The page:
Entrepreneurship for The Rest of Us: Lessons from Small Town Startupland
The Sort of Prelude I Tend to Have at The Office, Shamelessly, Two-to-Three Times Per Day, Taken With Water, Like it is a Prescription for Something (It Isn’t)
The bounce of the ball is inevitable. Struck hard, it arrives, twirling with topspin, and skips suddenly sideways. The shift is unexpected, and I, the ball’s uncertain partner, stumble, unable to anticipate the creative way it toys with physics.
Then it is across the room, tapping repeatedly against the concrete, between the legs of waist-high stools, a crackling staccato picking up pace. I fumble around for the thing. First three bounces behind. Two. One. Grasping, cursing, and, at last, captured.
The Small Town Whispers
I won’t be telling you the 5 things you need to do to build a startup community from scratch. I definitely won’t be mentioning what unbelievable thing happens next after you start homesteading the startup wilderness. I won’t because I can’t, and I can’t because I’m still in the thick of it, day in and day out, up to my knees in muck that’s one-half time-of-my-life and another half swirling black hole uncertainty. It’s a funny world out there in Startupland: Things move fast but sure do progress slow.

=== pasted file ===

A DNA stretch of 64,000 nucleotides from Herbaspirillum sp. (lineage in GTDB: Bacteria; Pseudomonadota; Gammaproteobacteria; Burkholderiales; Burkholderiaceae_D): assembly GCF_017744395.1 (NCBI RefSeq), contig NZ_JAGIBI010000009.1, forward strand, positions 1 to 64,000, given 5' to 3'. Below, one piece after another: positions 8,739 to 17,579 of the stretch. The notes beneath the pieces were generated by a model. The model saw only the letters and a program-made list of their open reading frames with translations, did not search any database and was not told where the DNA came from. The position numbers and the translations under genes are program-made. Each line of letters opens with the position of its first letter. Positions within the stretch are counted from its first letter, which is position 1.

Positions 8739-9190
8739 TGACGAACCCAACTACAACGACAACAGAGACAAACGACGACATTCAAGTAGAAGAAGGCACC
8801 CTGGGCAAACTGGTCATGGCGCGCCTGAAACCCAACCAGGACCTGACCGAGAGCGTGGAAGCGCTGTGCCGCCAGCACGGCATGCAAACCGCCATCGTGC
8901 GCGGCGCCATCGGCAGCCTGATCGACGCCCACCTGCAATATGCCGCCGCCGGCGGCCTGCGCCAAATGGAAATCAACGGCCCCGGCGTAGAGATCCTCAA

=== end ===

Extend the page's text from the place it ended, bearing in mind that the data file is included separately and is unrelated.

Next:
What I do know is school may have brought me to Tallahassee, but startups are what kept me here. Midway through my grad degree, I interviewed an assortment of local entrepreneurs — some young, some old, many ambiguously in-between — pieced together a couple blog posts, and at some point along the way actually started believing what I was writing. Fast forward one year and a Groundhog Dayesque routine is set in motion (ominously, a cascading line of dominoes also comes to mind). I wake up each day in Florida’s panhandle under the mystery of Live Oak trees well outside the boundaries of rational risk-taking (thanks perhaps to southern conscience, there’s no casinos around, so this is as close to gambling as I can get in these parts). I spend my nine-to-five (and then some) down near the railroad in an old warehouse turned startup space, and I hear, like rumbling clockwork, the whistle of old industry pass by, uninterested in delaying its march — not even for a quick hello over coffee — toward a larger market.
Now, I’ve lived in small towns before; the sort of places where, when the Friday night lights dim, capture the flag in a WalMart just off the interstate constitutes the full menu of readily available entertainment (the only other options being for hands far more idle than mine). Those towns, a series of small ponds, helped propel me to the ever-just-roomier pond where I wade now. I can stretch my legs in this one, if not swim full, heart-pounding laps. My hope, though, is that these small towns, with all their tight-knit charm, may someday turn into more than just another stop along the way. I want to believe that the kind of work I’m engaged in down by the railroad will animate the community, expand opportunity, and attract the quirky, the creative, the bold. I want to believe startups will make this the kind of pond that, if it cannot be large, can at least be deep enough for those that don’t mind diving to have room to explore further than ever before.